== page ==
BACKGROUND: The synthetic midurethral slings were introduced in the 1990s and were rapidly replaced the Burch colposuspension as the gold standard treatment for urinary incontinence. It has been reported that the retropubic midurethral tape has an objective and subjective cure rate of 85% at 5 years of follow-up, but the rate of reoperation after retropubic midurethral tape at the long-term follow-up is less well described. The existing literature specifies an overall lifetime rate of reoperation of about 8-9% after an initial operation for urinary incontinence. There are, however, conflicting statements about the risk of reoperation after specific surgical procedures for urinary incontinence. OBJECTIVE: The objective of the study was to describe the cumulative incidence of reoperation within a 5 year period after different types of surgical procedures for urinary incontinence based on a nationwide population. STUDY DESIGN: We used the Danish National Patient Registry to identify women who had surgery for urinary incontinence from 1998 through 2007 and the outcome was a reoperation within 5 years. Kaplan-Meier curves were used to estimate the rate of reoperation for 6 types of surgery for urinary incontinence (retropubic midurethral tape, transobturator tape, urethral injection therapy, Burch colposuspension, pubovaginal slings, and miscellaneous operations). Cox proportional hazard models were used to estimate the hazard ratio (HR) with 95% confidence intervals (CIs), adjusted for factors suspected to be associated with reoperation. RESULTS: A total of 8671 women (mean age, 56.1 years, range 6.7-93.7 years) underwent surgical treatment for urinary incontinence. Among these women, 5820 (67%) received a synthetic midurethral sling at baseline. The cumulative incidence of reoperation after any surgical treatment for urinary incontinence was 10%. The lowest rate of reoperation was observed among women having pubovaginal slings (6%), retropubic midurethral tape (6%) and Burch colposuspension (6%) followed by transobturator tape (9%), and miscellaneous operations (12%), whereas the highest observed risk was for urethral injection therapy (44%). In a Cox proportional hazard model that adjusted for age, department volume, and calendar effect, the transobturator tape carried a 2-fold higher risk of reoperation (HR, 2.1; 95% CI, 1.5-2.9), and urethral injection therapy carried a 12 fold-higher risk (HR, 11.5; 95% CI, 9.3-14.3) compared with retropubic midurethral tape. CONCLUSION: This nationwide cohort study provides physicians with a representative evaluation of the rate of reoperations after surgical procedures for urinary incontinence. Pubovaginal slings, Burch colposuspension, and retropubic midurethral tape had a similar risk of reoperation (6%). Women who were operated with transobturator tape had a significantly higher risk of reoperation compared with retropubic midurethral tape.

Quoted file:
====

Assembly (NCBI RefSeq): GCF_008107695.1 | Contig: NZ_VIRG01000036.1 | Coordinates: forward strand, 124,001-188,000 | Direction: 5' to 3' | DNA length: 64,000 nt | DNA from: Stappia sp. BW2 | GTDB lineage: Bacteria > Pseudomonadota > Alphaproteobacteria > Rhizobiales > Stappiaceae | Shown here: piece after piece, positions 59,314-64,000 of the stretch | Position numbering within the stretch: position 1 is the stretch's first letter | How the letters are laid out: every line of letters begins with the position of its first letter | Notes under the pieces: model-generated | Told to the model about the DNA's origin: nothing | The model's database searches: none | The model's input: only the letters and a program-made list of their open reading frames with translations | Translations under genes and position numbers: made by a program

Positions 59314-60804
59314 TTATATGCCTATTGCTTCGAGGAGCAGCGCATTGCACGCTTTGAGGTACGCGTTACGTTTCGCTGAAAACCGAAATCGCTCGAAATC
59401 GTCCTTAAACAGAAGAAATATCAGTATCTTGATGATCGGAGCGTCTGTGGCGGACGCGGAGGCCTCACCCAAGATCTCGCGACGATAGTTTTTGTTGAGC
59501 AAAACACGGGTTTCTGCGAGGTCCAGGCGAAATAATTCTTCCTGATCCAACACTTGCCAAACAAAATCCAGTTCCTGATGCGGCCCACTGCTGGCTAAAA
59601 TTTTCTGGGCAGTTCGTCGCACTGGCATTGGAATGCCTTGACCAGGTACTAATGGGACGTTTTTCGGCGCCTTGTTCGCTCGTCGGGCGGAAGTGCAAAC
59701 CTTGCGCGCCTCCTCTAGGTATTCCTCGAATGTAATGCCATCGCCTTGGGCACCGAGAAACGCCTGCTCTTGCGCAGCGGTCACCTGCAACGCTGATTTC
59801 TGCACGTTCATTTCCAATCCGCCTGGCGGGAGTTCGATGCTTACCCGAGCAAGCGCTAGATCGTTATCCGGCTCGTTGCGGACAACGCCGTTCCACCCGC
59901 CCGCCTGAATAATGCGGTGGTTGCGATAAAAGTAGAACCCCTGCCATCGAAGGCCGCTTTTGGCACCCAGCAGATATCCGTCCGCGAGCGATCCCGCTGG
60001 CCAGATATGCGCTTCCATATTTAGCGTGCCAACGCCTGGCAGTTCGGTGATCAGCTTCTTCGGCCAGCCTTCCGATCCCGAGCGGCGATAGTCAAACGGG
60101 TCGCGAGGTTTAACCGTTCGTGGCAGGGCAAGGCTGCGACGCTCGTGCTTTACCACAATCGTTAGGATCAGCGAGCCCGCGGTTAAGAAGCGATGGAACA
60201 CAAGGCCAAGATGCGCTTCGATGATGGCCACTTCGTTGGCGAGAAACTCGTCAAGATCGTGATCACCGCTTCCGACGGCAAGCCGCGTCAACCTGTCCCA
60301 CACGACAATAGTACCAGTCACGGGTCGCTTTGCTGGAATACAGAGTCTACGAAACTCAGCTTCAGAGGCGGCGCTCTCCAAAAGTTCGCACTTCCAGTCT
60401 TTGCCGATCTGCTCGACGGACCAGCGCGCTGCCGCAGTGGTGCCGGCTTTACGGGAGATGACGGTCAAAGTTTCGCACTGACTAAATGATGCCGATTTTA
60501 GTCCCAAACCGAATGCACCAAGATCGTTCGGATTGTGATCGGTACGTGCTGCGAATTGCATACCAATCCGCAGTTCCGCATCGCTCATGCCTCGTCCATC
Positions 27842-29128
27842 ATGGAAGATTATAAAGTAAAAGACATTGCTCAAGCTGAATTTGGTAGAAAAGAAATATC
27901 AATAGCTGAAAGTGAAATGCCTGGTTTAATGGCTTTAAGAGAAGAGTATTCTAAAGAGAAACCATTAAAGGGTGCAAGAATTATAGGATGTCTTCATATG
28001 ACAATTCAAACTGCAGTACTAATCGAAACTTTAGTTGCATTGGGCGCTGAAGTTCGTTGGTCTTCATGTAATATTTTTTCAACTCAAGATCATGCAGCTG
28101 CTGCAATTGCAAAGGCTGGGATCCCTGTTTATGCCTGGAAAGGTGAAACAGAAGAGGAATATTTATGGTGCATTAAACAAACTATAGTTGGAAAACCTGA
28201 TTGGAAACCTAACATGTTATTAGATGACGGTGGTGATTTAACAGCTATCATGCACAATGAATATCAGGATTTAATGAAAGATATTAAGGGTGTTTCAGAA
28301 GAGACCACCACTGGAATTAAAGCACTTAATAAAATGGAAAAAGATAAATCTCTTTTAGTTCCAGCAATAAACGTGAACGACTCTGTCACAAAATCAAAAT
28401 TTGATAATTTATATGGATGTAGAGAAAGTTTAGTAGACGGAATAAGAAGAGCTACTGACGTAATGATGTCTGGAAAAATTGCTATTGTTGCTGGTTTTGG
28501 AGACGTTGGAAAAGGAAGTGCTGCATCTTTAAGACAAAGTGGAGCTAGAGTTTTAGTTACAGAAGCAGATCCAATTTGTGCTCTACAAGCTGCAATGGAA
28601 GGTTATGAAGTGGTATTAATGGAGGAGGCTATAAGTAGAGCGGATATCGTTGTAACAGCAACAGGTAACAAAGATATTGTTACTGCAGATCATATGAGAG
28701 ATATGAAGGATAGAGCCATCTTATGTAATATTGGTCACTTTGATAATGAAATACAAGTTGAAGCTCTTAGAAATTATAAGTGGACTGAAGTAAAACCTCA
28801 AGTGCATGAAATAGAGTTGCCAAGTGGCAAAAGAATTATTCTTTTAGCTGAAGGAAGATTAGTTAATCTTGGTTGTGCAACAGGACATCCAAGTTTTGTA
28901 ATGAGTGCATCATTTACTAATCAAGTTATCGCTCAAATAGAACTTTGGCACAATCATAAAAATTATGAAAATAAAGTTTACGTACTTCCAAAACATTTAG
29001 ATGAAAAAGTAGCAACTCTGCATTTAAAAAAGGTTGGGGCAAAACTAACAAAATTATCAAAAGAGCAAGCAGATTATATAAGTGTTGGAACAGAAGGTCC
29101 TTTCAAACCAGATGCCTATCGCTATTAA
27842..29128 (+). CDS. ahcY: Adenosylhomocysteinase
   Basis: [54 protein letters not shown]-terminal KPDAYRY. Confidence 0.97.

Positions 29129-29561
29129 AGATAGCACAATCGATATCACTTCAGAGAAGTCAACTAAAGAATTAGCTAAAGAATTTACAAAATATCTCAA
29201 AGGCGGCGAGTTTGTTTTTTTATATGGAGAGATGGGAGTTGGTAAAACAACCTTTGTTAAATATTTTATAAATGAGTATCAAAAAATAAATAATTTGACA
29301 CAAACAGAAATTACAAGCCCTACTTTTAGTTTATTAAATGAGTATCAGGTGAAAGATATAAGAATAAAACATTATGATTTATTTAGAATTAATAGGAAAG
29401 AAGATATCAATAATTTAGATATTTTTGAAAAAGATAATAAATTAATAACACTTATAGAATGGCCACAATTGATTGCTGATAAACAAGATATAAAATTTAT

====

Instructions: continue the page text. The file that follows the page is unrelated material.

American Journal of Obstetrics and Gynecology, 2016, Vol 214, Issue 2